A September to remember



I spent the better part of September in Benue state and as others before me (one of whom was Uche Nworah, he served in the same state thirteen years ago) I’m glad to say it was one of the best three weeks of my life. Some of you guys were all AIDS and HIV before I left but all I can say is I had me some good pounded yam…but over there they do produce an awful lot of coffins though.

The orientation exercise held at the Government Secondary School Gboko and I won’t be far from the truth if I said I enjoyed every single moment. Yep: the drills (jogging, marching, field exercise, endurance trek and military lifestyle), the snapping of random pictures, the social events (cooking, dancing, shows, football, volleyball, cultural dance and drama), the lectures, the mammy market chillings, the registration and allawee line hustles, the early morning wakes, the Gboko youth business sense; damn that was the life. I participated actively in camp and in my platoon activities. In fact I was sort of a busybody…in a good sort of way though. I read my platoon’s morning meditation (if you consider the fact that we had ten platoons of about one hundred and sixty five corpers each it’s something to be proud of) and I acted in my second drama ever, getting what you could call a standing ovation. Dude my platoon rocked, it’s a pity that the divisions for the rest of the service year is all about LGAs (Local Government Areas) and zones.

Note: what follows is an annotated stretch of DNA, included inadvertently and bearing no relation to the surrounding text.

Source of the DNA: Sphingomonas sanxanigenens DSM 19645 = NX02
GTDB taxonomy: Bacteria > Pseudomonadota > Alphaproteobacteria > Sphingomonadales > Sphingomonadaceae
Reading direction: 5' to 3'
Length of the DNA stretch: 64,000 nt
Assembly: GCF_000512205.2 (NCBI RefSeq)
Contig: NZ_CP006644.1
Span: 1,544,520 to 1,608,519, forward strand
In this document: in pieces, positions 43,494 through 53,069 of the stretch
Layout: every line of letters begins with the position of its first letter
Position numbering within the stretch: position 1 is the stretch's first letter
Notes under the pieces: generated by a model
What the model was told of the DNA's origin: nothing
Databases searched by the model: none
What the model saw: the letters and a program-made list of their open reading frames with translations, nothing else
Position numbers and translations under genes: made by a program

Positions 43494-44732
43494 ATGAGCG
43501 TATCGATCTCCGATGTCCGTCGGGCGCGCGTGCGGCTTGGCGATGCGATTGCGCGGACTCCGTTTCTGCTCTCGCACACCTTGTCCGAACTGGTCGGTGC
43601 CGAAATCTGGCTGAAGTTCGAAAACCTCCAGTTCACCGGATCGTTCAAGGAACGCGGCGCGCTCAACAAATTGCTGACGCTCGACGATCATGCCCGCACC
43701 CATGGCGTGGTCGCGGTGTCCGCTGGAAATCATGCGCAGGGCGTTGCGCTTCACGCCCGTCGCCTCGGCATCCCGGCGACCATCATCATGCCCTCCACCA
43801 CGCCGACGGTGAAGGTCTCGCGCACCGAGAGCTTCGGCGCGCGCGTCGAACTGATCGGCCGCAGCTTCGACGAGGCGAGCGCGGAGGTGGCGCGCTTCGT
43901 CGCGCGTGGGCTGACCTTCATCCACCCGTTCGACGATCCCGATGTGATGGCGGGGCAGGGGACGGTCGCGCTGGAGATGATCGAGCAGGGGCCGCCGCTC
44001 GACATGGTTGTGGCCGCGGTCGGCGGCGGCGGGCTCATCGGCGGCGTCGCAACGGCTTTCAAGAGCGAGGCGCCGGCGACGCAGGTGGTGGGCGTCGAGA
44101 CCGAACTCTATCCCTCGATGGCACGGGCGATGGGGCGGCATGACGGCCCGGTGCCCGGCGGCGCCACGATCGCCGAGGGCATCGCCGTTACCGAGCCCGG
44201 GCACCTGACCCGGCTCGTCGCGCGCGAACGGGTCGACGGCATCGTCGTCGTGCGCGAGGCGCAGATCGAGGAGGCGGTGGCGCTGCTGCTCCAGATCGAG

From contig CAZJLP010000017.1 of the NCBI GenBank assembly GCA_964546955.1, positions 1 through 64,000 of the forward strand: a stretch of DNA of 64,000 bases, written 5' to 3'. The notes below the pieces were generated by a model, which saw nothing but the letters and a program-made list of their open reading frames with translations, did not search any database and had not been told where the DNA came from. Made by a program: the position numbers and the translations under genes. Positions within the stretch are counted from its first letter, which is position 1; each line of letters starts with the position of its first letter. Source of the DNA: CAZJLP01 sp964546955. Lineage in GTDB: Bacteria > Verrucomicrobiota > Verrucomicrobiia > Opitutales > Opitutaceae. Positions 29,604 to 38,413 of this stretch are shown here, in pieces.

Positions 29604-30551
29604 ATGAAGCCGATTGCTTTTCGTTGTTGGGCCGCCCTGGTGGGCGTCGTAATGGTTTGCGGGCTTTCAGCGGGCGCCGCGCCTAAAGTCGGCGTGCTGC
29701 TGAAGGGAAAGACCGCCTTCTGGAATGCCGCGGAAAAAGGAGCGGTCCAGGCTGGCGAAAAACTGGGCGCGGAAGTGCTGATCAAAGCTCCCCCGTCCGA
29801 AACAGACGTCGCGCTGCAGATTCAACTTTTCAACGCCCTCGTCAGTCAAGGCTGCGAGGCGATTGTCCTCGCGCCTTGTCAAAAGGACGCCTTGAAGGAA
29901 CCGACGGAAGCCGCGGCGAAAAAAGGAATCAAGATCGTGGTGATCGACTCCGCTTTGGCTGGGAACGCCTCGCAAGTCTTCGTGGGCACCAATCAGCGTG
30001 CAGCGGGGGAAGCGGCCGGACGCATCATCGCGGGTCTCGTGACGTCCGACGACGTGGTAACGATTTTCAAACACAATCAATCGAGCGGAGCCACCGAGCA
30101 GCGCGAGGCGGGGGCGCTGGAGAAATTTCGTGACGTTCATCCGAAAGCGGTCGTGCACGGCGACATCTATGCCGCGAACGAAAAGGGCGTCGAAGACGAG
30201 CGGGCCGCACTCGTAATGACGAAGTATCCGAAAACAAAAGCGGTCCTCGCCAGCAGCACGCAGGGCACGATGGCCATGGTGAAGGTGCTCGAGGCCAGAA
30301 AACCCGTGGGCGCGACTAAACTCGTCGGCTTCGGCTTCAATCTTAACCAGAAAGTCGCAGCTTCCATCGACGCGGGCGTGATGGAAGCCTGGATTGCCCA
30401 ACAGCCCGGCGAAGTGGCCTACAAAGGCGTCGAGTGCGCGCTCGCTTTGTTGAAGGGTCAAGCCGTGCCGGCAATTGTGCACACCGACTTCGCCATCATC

In the past three years I’ve never gone more than five days without accessing the internet but in Gboko I spent three weeks offline with only occasional newspaper reads for info and I didn’t feel like I was missing much! Mixture wise for every two female corpers there were three male corpers; the Yorubas dominated and some Muslim chicks with their hijab on 24-7 was something else. But we all had fun, shit felt like one Nigeria. I’ve never made so many friends or met so many “correct chicks” in such a small space of time like I did in my Gboko stay. And it was easy because every one was in a friendly state of mind. For the guys if you couldn’t step your game up during that period than believe you me you’ll never be able to do so anytime or anywhere else!

Upon leaving the camp the Batch A corpers in Ukum LGA (where I was posted to for my primary assignment) transported, housed, fed and guided us on our next moves. That was pure love right there, especially as we were no better than illegal immigrants who just came into new land at that time. It’s a favour I’ll never forget. Now that the camp is over I wonder how I’ll spend the next eleven months in Zaki-Biam (the town made headlines in 2001 for its massacre by the Nigerian army). Anyways if Mandela is still breathing after twenty seven years in prison then I guess all will be well with me.

Holding the NYSC flag on Mount Mkar (destination of our endurance trek), 21st September, 2006